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The answer “it depends” to “are conifers poisonous to dogs?” is accurate but not useful when your dog’s health can be affected by what you grow in your garden. I explain what you should know and ask when choosing a conifer for your garden. The short answer is most conifers are not poisonous to dog, however, Yew trees (Taxus species) are poisonous to dogs and yews are a very common conifer which is why I bring it up here.
Levels of toxicity
Every conifer has a different level of toxicity to dogs. This ranges from “not at all” to “can cause sudden death”. In addition, different parts of the tree may have different levels of toxicity, making the whole question of danger to dogs a difficult one to evaluate.
It’s important to know exactly what trees you have in your garden or that you intend to buy. Not all conifers look like Christmas trees. Some trees have a common name (e.g. cedar) but the species may be different and have different dangers for pets. If you need to, take a branch from the tree to your local horticultural centre for them to identify. In this case, knowing the official Latin name of the plant is an advantage. Once you know what tree you’re dealing with, you can ask about its toxicity to animals.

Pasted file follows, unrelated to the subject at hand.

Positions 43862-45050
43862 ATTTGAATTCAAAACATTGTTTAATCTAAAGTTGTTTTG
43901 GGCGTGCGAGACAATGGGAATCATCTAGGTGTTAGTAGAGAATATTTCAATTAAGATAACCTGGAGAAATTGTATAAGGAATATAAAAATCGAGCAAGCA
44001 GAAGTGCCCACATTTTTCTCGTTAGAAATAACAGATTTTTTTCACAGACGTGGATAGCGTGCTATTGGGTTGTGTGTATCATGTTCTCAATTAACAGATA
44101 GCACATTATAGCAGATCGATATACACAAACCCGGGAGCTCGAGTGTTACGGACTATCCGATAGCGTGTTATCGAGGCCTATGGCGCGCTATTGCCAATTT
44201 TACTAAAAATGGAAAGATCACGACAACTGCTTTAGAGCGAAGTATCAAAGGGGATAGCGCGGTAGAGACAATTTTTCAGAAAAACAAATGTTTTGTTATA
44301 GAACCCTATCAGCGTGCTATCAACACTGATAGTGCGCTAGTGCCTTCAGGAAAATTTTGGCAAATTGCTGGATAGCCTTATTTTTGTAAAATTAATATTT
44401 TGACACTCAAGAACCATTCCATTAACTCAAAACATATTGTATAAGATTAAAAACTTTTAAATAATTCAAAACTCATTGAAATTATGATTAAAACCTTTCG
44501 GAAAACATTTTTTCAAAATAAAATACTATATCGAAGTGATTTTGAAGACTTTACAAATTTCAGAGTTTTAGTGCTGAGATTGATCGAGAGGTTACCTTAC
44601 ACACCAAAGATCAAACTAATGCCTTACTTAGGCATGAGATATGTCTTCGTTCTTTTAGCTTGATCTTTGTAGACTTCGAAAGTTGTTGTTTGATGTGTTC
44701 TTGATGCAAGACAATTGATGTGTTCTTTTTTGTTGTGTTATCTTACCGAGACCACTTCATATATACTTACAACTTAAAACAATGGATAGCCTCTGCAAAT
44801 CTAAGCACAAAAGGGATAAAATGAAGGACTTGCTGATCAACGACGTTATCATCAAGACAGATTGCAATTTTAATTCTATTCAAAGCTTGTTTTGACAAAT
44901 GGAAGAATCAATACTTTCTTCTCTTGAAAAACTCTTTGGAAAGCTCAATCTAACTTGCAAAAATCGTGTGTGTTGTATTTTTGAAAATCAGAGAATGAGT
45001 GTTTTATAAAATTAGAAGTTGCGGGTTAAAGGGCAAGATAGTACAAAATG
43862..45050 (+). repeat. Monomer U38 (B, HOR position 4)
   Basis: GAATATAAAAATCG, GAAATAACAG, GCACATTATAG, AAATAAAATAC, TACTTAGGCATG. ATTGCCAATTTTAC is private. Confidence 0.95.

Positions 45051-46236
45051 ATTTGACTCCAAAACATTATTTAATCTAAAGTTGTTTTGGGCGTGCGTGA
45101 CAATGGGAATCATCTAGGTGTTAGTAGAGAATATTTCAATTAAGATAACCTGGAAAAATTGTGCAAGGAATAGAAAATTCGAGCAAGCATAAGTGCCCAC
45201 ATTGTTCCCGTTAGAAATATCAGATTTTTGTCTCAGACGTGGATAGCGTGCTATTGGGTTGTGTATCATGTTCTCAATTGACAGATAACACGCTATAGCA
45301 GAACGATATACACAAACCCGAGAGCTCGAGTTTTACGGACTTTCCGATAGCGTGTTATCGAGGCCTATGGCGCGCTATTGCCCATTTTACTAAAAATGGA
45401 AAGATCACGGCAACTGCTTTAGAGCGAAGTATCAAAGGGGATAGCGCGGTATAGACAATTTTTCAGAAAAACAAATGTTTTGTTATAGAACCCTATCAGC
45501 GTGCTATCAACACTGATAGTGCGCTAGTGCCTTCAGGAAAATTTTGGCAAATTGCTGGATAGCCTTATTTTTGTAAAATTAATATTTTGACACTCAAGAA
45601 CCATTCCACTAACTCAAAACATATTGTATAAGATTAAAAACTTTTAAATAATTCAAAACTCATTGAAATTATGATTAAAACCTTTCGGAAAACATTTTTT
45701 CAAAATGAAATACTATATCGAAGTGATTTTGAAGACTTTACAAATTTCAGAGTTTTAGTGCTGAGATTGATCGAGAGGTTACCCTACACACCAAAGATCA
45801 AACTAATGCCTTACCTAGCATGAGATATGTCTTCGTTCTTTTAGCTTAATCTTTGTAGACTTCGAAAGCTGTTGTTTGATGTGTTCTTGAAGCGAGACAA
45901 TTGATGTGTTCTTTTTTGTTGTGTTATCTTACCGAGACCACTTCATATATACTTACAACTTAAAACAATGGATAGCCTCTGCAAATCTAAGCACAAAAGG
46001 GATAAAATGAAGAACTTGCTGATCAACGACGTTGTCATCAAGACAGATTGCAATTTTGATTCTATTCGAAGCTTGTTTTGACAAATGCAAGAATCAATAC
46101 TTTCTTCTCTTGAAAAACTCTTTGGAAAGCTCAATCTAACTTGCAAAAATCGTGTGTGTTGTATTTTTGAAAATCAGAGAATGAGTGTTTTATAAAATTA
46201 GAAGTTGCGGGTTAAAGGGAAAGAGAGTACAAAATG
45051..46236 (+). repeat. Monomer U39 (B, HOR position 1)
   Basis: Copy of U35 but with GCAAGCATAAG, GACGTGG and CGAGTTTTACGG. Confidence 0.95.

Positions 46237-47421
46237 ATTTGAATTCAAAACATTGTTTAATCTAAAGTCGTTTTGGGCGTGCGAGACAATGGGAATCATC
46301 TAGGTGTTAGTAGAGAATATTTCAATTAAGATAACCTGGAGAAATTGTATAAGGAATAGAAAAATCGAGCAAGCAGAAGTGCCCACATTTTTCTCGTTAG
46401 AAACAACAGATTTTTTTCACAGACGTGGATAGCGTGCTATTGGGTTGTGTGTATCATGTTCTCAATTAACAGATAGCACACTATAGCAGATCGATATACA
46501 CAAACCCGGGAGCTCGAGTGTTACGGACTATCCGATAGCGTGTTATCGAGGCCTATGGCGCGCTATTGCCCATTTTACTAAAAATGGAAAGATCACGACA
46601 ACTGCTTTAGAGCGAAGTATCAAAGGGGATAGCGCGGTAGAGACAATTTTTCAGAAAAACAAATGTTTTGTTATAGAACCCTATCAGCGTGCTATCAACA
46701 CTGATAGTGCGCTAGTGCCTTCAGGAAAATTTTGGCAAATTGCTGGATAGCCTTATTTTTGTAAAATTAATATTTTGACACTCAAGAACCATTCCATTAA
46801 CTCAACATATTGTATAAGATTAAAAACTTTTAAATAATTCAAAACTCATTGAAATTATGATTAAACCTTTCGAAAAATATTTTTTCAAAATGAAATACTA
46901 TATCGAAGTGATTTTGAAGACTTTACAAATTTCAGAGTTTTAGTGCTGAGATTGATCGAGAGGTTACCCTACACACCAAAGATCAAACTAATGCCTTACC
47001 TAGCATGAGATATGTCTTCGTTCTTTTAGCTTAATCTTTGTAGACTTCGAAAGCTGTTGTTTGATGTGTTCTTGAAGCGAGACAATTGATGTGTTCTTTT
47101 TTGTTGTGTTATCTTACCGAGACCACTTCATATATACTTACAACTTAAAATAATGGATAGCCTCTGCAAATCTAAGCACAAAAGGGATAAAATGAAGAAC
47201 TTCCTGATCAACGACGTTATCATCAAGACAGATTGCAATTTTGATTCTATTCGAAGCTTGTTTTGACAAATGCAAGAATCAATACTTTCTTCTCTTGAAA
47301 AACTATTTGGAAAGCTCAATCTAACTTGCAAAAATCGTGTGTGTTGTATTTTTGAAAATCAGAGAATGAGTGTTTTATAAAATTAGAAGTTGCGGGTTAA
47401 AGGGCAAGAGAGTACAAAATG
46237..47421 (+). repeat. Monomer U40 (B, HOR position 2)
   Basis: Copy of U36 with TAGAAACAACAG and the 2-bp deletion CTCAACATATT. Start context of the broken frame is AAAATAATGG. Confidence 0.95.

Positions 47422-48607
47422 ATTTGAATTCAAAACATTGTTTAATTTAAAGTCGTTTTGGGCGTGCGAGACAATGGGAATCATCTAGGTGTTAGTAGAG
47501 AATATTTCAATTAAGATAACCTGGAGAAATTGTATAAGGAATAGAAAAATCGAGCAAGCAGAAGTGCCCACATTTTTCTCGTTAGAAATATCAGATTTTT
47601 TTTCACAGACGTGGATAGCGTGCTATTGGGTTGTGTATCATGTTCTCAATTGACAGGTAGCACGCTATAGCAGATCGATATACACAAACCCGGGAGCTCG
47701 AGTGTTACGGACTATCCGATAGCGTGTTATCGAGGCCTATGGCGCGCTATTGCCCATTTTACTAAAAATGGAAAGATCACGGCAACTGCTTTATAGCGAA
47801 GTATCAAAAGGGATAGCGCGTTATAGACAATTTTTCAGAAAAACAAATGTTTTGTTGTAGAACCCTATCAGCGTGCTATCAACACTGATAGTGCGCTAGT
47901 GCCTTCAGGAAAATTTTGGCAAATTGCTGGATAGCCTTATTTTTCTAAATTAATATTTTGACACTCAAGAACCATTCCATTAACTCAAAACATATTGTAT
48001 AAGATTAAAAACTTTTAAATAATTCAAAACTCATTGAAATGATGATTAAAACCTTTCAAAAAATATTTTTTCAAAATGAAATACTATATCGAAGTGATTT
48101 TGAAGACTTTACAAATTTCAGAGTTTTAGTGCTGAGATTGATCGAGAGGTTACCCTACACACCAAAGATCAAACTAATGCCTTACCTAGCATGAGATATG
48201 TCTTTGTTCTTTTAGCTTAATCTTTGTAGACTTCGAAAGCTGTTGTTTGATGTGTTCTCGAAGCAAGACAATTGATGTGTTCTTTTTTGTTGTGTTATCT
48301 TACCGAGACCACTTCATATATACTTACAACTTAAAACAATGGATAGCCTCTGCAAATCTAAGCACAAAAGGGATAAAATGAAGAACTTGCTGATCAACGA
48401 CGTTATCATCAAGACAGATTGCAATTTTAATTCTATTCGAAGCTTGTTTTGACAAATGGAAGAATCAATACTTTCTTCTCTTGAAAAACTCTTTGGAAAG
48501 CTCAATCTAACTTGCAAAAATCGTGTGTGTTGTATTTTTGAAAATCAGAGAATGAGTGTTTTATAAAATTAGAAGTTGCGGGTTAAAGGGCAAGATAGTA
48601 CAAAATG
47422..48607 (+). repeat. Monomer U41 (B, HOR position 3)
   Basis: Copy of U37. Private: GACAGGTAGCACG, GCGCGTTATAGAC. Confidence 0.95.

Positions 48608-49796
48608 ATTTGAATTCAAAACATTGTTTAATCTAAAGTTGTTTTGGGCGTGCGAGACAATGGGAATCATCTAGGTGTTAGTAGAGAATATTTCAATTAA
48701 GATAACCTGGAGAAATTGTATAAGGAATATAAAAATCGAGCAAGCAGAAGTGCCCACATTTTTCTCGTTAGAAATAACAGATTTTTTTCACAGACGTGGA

But there are some conifers and evergreens that we know to be toxic for dogs. American holly (Ilex opaca) is mildly toxic and causes vomiting and diarrhea.
However, yew trees are extremely toxic and ingestion of yew can cause cardiac arrest and death in pets. In the U.S. south, just a few seeds from the sago palm are enough to cause death in pets, including dogs.
Instead of giving an incomplete list of conifers that are poisonous to dogs, I’m going to point you towards the Kennel Club of Britain’s list of harmful plants. They’re an expert authority on all things dog.
I urge you to pay the same attention to all the plants in your garden with regard to your dog’s well-being.
If the unthinkable does happen and you suspect that your dog has been poisoned by eating a plant, take them immediately along to the vet. If possible, take a sample of the tree/plant with you so the vet can identify the appropriate remedy.